“As before,” Scott goes on, “the rebellious animus of the disaffected man-child was directed not just against male authority but also against women. In many movies, nice mommies and patient wives are idealized; it’s a relief to get away from them and a comfort to know that they’ll take care of you when you return. Mean mommies and controlling wives are ridiculed and humiliated. Sexually assertive women are in need of being shamed and tamed. True contentment is only found with your friends, who are into porn, ‘Star Wars,’ weed, video games, and all the stuff girls and parents don’t understand.
The bro comedy has been, at its worst, a cesspool of nervous homophobia and lazy racial stereotyping. Its postures of revolt tend to exemplify the reactionary habit of pretending that those with the most social power are really beleaguered and oppressed. But their refusal of maturity also invites some critical reflection about just what adulthood is supposed to mean. In the old, classic comedies of the studio era – the screwbally roller coasters of marriage and remarriage, with their dizzying verbiage and sly innuendo – adulthood was an inconvertible fact: burdensome, but full of opportunity. You could drink, smoke, flirt, and spend money. The trick was to balance the fulfillment of your wants with the carrying out of your duties.
The desire of the modern comic protagonist, meanwhile, is to wallow in his own immaturity, plumbing its depths and reveling in its pleasures. The modern man-boy’s predecessors tended to be a lot meaner than he allows himself to be. But they also, at least some of the time, had something to fight for, a moral or political impulse underlying their revolt. The founding brothers in Philadelphia cut loose a king; Huck Finn exposed the dehumanizing lies of America slavery; and Lenny Bruce battled censorship.
Maybe nobody grows up anymore, but everyone gets older. What happens to the boy rebels when the dream of perpetual childhood fades and the traditional prerogatives of manhood are unavailable? There are two options: They become irrelevant or they turn into Louis C. K. Every white American male under the age of 50 is some version of the character he plays on ‘Louie,’ a show almost entirely devoted to the absurdity of being a pale, doughy heterosexual man with children in a post-patriarchal age.
The humor and pathos of ‘Louie’ come not only from the occasional funny feelings that he has about his privileges – which include walking through the city in relative safety and the expectation of sleeping with women who are better looking than he is – but also, more profoundly, from his knowledge that the conceptual and imaginative foundations of those privileges have crumbled beneath him. He’s the center of attention, but not entirely comfortable with it. He suspects that there might be other, more interesting stories around him, funnier jokes, more dramatic identity crises, and he knows he can’t claim them as his own. Above all, he’s aware of forces in his life, in his world, that by turns bedevil him and give him hope, even though they aren’t about him at all.” Scott’s thinking of feminism here, but I’ve purposely made the hopeful bedevilments of the privileged white male more inclusive.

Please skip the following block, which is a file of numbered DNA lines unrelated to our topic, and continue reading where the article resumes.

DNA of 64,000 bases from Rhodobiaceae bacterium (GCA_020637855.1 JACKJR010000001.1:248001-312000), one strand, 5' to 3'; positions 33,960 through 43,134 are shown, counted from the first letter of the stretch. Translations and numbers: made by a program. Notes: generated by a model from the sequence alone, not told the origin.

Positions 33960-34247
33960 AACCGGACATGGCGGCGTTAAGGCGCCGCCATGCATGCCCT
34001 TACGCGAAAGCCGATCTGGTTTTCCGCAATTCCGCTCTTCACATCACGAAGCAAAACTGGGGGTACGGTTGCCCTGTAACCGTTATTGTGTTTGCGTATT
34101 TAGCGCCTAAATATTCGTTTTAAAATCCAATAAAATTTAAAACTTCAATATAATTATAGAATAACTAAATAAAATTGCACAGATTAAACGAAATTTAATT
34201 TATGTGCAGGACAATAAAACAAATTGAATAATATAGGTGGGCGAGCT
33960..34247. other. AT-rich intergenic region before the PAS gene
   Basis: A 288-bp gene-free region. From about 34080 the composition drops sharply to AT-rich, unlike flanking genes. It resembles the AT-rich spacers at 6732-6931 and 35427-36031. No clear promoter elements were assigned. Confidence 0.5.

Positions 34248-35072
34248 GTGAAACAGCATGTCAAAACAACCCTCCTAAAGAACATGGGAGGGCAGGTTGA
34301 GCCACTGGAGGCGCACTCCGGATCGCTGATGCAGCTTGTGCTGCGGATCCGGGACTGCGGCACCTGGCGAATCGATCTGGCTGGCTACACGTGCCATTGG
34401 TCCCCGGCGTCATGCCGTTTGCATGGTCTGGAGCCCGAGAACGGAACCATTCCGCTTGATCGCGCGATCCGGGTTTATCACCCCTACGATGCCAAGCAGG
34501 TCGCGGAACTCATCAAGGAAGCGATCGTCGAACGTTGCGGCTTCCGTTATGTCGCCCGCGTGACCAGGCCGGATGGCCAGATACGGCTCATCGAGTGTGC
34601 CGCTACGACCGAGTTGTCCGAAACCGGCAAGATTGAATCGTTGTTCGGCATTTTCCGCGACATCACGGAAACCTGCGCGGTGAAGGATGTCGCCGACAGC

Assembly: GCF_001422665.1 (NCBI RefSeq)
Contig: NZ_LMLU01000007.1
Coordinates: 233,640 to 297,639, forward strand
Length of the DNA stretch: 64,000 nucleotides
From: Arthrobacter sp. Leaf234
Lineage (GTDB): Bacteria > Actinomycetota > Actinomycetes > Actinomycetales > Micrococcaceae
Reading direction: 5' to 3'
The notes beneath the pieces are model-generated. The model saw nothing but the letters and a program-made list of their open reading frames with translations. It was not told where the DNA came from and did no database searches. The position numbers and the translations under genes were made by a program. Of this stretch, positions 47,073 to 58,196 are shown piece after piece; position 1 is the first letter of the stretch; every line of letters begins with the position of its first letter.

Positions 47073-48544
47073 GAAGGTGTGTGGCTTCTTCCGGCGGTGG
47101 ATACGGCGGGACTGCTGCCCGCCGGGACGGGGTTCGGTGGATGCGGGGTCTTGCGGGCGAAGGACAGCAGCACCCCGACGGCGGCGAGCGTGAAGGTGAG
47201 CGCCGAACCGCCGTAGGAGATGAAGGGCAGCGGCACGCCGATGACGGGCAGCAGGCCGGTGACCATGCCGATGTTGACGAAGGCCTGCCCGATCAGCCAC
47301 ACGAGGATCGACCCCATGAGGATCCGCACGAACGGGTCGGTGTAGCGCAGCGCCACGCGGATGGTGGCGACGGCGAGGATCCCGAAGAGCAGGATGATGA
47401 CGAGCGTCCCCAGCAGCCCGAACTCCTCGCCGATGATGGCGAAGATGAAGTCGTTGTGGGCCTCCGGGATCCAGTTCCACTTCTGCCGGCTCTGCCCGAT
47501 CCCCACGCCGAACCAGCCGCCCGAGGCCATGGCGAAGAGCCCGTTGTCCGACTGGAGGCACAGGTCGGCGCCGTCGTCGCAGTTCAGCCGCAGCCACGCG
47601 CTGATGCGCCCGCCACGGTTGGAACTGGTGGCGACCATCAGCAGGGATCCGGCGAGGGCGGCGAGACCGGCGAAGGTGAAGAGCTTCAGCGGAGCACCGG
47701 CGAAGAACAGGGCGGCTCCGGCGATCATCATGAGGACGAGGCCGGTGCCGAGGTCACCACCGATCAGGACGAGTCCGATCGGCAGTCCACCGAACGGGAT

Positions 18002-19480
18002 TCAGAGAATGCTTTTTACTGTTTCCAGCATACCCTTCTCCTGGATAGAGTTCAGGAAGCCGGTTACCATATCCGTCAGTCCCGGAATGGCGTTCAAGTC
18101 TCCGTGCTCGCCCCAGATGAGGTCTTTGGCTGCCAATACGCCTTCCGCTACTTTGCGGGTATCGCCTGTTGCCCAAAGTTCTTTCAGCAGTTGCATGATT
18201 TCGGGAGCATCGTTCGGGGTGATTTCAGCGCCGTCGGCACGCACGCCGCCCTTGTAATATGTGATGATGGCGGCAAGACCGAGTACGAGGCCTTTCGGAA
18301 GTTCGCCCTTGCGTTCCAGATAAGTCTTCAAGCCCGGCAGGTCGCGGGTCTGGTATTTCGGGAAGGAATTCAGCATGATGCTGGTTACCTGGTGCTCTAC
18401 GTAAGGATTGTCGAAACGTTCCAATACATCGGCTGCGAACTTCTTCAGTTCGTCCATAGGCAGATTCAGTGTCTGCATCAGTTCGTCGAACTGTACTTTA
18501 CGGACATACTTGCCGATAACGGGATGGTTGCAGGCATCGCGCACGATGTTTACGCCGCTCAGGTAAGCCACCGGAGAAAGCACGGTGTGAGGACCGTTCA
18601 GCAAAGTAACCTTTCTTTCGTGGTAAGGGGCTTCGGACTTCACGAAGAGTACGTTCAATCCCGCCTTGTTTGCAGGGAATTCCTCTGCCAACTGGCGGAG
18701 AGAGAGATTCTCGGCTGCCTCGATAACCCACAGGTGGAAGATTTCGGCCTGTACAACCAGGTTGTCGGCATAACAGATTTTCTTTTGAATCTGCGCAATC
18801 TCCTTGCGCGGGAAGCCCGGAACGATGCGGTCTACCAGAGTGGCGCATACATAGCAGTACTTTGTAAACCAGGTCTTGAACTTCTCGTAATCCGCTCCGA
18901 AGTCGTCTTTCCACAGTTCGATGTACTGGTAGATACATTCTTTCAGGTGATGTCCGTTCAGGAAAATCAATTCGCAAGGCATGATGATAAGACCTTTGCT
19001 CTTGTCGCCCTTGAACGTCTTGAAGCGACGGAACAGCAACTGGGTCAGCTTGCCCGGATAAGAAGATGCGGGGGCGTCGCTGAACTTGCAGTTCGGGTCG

On the subject of feminism, Scott tries to claim that popular singers like Beyoncé, Taylor Swift, Nicki Minaj, Katy Perry, Miley Cyrus, Iggy Azalea, Lady Gaga, Kesha, and Madonna, are the “most feminist women around.” Maybe in an unreal world, for no real stakes. Look at what happened to the Dixie Chicks when they took a stand against the Iraq War, by contrast. Scott’s reasoning? “The dominant voices in pop music now, with the possible exception of rock, which is dad music anyway, belong to women. And the conversations rippling under the surfaces of their songs are as often as not with other women – friends, fans, rivals, and influences.
Similar conversations are taking place in the other arts: in literature, in stand-up comedy, and even in film, which lags far behind the others in making room for the creativity of women. Television, the Monument Valley of the dying patriarchs, may be where the new cultural feminism is making its most decisive stand. There is now more and better television than there ever was before, so much so that ‘television,’ with its connotations of living-room furniture and fixed viewing schedules, is hardly an adequate word for it anymore. When you look beyond the gloomy-man, angry-man, antihero dramas that too many critics reflexively identify as quality television – “House of Cards,” “Game of Thrones,” “True Detective,” “Boardwalk Empire,” and “The Newsroom” – you find genre-twisting shows about women and girls in all kinds of places and circumstances, from Brooklyn to prison to the White House.